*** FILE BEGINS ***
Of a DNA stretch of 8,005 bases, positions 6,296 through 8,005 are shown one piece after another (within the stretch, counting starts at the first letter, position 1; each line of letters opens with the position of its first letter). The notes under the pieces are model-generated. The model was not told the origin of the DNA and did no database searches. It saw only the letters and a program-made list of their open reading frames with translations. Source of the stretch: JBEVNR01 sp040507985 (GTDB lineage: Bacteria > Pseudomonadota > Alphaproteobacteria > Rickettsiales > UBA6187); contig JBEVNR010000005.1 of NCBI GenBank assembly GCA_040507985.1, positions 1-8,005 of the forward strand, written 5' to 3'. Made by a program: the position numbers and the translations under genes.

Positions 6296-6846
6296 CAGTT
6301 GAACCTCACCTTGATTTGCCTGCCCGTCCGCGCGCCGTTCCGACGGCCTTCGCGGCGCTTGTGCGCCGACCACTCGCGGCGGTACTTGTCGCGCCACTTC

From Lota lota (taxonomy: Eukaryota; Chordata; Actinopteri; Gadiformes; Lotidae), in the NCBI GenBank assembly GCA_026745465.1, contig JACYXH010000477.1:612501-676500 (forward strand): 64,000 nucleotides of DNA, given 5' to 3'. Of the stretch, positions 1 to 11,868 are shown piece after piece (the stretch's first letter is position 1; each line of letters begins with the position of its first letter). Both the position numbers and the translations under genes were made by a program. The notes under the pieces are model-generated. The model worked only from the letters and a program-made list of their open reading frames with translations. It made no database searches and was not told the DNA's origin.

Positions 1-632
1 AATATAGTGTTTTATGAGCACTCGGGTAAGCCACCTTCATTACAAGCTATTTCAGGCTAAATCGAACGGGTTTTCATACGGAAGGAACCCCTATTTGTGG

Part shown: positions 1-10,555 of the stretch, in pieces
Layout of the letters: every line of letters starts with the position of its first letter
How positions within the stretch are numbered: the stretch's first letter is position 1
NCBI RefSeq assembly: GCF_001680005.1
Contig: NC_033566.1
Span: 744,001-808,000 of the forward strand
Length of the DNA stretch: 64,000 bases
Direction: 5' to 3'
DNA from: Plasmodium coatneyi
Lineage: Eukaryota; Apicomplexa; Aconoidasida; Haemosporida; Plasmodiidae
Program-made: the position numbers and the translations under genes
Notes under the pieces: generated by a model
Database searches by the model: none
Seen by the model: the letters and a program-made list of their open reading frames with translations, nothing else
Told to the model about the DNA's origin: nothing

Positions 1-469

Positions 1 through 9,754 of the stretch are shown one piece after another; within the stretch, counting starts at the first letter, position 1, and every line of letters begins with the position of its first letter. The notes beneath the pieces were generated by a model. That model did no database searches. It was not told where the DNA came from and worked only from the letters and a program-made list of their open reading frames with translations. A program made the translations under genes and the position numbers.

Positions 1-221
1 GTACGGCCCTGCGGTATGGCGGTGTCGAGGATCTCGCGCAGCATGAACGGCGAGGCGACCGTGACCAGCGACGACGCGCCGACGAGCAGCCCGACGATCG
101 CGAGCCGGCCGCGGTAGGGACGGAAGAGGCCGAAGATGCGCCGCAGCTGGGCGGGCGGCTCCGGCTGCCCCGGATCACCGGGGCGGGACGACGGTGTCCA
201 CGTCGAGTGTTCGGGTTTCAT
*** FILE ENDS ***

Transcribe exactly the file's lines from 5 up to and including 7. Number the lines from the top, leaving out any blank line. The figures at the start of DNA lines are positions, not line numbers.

From Lota lota (taxonomy: Eukaryota; Chordata; Actinopteri; Gadiformes; Lotidae), in the NCBI GenBank assembly GCA_026745465.1, contig JACYXH010000477.1:612501-676500 (forward strand): 64,000 nucleotides of DNA, given 5' to 3'. Of the stretch, positions 1 to 11,868 are shown piece after piece (the stretch's first letter is position 1; each line of letters begins with the position of its first letter). Both the position numbers and the translations under genes were made by a program. The notes under the pieces are model-generated. The model worked only from the letters and a program-made list of their open reading frames with translations. It made no database searches and was not told the DNA's origin.

Positions 1-632
1 AATATAGTGTTTTATGAGCACTCGGGTAAGCCACCTTCATTACAAGCTATTTCAGGCTAAATCGAACGGGTTTTCATACGGAAGGAACCCCTATTTGTGG